Screening Benzo(a)pyrene Metabolites in Urine Using Synchronous Room Temperature Phosphorescence
We have developed a simple measurement procedure for screening of polycyclic aromatic hydrocarbons (PAC) and their metabolites in urine using room temperature phosphorescence (RTP). The signal intensities were proportional to the amounts of benzo(a)pyrene-r-7,t-8,9,10, tetrahydrotetrol (BPT) below 75 pmol per spot. The presence of unknown substances in urine of exposed rats caused photochemical interferences in the measurement of RTP. The removal of polar interferants restored the RTP spectra. These substances were removed by selective absorption of the target compounds to hydrocarbon-bonded silica particles (RP) imbedded in Whatman 42 filter paper discs. The sensitivity and linear response range are dependent on the signal to noise ratio of the instrument. Up to 1000 pmol of BPT can be adsorbed to 40 μg of imbedded RP. When an instrument with signal to noise ratio capabilities of 300 is used, 5 pmol of BPT can be detected with an S/N of 3. Room temperature phosphorescence measurements of urine from rats exposed to benzo(a)pyrene (BaP) showed maximum intensity during the first and second days post exposure. © 1992, Taylor & Francis Group, LLC. All rights reserved.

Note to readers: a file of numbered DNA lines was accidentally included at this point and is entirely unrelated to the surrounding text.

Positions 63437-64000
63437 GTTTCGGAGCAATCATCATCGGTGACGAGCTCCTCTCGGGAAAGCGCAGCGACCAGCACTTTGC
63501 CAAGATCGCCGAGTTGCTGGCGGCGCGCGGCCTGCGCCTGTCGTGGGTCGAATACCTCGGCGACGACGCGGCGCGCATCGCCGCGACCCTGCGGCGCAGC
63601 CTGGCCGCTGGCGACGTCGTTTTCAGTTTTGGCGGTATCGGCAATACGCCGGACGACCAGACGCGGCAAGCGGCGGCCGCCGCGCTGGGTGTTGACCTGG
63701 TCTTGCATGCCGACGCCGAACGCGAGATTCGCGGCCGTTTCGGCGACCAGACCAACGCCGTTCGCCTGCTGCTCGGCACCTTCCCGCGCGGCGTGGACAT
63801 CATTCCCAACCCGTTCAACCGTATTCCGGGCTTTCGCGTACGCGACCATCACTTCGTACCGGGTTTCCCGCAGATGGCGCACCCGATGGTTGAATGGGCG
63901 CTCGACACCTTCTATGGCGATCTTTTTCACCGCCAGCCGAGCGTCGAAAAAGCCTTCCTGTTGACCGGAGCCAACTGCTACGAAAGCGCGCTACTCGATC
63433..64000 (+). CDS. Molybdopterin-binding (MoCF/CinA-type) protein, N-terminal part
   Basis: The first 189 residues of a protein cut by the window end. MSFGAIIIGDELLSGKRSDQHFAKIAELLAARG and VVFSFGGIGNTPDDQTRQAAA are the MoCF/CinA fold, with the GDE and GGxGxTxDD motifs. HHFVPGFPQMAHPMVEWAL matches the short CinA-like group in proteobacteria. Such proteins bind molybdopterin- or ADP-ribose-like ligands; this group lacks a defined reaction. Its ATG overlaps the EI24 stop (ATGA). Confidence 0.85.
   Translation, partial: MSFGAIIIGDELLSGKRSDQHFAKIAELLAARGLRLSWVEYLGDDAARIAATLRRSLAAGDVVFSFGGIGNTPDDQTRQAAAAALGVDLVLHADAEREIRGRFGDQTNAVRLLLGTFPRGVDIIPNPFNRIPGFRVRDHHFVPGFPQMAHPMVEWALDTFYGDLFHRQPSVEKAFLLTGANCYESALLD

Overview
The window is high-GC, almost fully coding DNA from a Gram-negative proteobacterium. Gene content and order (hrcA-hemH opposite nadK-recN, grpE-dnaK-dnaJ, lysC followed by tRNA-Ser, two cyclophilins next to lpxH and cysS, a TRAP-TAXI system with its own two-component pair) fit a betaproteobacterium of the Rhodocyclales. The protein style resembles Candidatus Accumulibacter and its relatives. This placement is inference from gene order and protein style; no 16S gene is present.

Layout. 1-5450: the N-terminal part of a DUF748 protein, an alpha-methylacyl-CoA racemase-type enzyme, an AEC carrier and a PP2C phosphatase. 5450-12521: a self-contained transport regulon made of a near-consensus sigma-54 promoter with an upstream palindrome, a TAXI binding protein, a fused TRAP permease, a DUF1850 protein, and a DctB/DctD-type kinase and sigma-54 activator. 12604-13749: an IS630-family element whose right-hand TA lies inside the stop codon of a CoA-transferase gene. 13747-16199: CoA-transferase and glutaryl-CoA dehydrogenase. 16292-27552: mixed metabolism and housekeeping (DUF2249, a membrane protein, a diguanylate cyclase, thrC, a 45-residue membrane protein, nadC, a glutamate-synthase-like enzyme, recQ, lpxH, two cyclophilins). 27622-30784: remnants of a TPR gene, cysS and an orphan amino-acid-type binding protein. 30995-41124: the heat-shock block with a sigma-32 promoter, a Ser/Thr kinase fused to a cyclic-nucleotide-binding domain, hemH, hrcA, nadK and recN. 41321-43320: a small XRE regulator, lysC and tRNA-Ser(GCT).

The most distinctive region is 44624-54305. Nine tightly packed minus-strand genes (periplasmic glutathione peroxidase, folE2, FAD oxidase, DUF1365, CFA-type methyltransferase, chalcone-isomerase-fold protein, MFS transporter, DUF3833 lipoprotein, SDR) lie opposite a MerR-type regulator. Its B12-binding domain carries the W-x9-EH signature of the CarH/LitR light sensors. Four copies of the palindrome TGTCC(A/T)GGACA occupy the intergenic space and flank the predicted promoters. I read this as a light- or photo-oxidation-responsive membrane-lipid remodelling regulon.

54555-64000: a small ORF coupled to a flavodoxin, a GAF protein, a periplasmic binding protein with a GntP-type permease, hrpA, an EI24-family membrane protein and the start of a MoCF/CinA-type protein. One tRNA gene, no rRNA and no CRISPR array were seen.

Uziel, M; Miller, GH; Ward, R; Watts, W; Vo-Dinh, T
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